Vampire The Masquerade: Swansong Review
Vampire: The Masquerade – Swansong is a narrative RPG from Nacon and Big Bad Wolf Studios. Nacon is no stranger to publishing properties from The World of Darkness, a series of games that feature classic monsters such as Vampires, Werewolves, and even Wraiths and Faeries in their systems. They’ve previously published Cyanide’s Werewolf The Apocalypse: Earthblood last year to middling reviews, but fans of the property enjoy what they continuously offer.
Vampire: The Masquerade’s main premise is that vampires hide behind a conspiracy called The Masquerade to hide their affairs and business from the rest of humankind – their prey. They walk among them, take part in their business, and even allow some humans to join their ranks. Just like an elite club, once one becomes Kindred, you’re now part of their political affairs and follow a strict code of hierarchical conduct else suffer a Final Death.
In Swansong, you take control of three vampires in the midst of a crisis. Negotiation talks with the Hartford Chantry went awry causing the destruction of some high-ranking vampires from their cabal as well as your own circle, The Camarilla. The head of your cabal, Prince Hazel Iverson, has instructed the three to investigate what went wrong during this crisis and reveal the traitor amidst your midst.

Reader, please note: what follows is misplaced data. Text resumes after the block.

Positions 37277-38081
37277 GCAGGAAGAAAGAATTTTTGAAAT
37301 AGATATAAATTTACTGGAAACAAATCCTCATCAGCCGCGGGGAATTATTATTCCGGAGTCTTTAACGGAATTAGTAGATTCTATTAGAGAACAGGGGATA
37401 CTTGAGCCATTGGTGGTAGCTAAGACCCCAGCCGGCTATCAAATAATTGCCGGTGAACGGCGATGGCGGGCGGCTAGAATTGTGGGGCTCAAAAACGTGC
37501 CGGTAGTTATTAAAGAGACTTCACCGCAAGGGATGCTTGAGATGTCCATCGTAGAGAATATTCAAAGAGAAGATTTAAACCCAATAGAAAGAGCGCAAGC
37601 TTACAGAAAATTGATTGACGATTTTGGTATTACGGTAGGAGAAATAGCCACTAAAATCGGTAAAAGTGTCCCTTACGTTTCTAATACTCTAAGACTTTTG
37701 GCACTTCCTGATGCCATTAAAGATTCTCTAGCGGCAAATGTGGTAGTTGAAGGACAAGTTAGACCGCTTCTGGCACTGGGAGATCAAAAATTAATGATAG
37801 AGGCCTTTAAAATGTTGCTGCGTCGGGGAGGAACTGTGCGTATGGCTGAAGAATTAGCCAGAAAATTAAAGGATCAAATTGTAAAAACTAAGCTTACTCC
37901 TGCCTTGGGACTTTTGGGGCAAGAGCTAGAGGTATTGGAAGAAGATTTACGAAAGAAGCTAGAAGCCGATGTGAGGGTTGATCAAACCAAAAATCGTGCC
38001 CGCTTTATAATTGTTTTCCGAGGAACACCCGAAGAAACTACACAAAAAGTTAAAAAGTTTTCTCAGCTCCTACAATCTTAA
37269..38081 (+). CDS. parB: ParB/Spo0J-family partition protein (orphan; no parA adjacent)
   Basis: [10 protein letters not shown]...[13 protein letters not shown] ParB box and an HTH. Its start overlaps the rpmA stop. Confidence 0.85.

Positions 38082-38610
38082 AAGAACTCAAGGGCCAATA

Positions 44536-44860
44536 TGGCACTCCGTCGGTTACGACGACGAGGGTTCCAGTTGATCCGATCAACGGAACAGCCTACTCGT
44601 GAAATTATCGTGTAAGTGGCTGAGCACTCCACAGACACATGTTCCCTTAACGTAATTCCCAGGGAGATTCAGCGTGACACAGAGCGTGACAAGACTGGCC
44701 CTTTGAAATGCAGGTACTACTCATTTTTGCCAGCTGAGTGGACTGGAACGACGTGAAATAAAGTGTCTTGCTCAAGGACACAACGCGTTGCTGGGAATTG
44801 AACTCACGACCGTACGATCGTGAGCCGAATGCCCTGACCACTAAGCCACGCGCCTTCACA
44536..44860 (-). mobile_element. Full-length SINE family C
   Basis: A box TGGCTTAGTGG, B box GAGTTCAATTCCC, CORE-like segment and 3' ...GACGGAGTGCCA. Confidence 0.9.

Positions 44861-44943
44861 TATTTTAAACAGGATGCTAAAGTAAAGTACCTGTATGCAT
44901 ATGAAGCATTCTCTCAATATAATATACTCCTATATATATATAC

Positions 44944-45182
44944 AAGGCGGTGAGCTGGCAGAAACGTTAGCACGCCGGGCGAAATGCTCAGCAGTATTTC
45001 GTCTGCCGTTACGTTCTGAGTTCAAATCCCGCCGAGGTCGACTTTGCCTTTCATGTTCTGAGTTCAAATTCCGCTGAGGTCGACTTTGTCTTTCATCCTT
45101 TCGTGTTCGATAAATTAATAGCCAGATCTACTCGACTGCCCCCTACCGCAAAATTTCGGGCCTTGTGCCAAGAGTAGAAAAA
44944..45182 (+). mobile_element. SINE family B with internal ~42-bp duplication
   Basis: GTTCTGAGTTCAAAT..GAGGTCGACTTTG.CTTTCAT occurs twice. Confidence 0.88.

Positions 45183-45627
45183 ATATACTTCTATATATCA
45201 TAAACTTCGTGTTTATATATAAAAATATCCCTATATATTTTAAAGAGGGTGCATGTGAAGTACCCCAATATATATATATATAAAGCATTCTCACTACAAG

Got all that? I wouldn’t blame you if you didn’t.
Them Fighting Words
If I would describe Vampire The Masquerade: Swansong for newcomers, it falls in between Detroit: Become Human and Vampyr. It’s predominantly a narrative RPG, meaning you learn skills and build your character, but it’s mostly exploration, investigation, and
rap battles dialogue choices. If you’ve played Vampyr, there are a few “combat situations” here in Swansong, but nothing too action-oriented.
The gaming loop in Swansong definitely falls under the Detroit: Become Human paradigm, where you control three different vampires, each tasked with an investigation of the ill-fated party. You take the roles of Emem (featured on the cover), a flamboyant club owner tasked to soothe relations with an opposing vampire cabal; Galeb, a traditionalist, who’s tasked with investigating the domicile of its only survivor; and finally Leysha, a seer, to investigate the crime scene.
Each vampire has its own unique physical discipline, such as Emem who has Celerity (teleportation), Galeb is more combat-oriented, and Leysha has stealth. However, their investigative and speech traits are more uniform, where you can tailor-fit each vampire with their own style of uncovering information. You can make one vampire more persuasive, intimidating, or more logical, and it allows a better handle of the RPG aspect of the game, which makes the narrative gameplay more interactive than just inputting quicktime events.
Furthermore, you get to manage two resource types for each vampire in Swansong. Focus is used to improve skills such as dialogue battles when attempting to obtain information from an opponent. Some opponents wield better intrigue and oppose your “attack” where you can succeed, fail, or fall into a tie-breaker. I found this mechanic fun but at times ingenious as many RPGs just fall under “put this many skill points on Charm or Speech and let RNG do the trick”.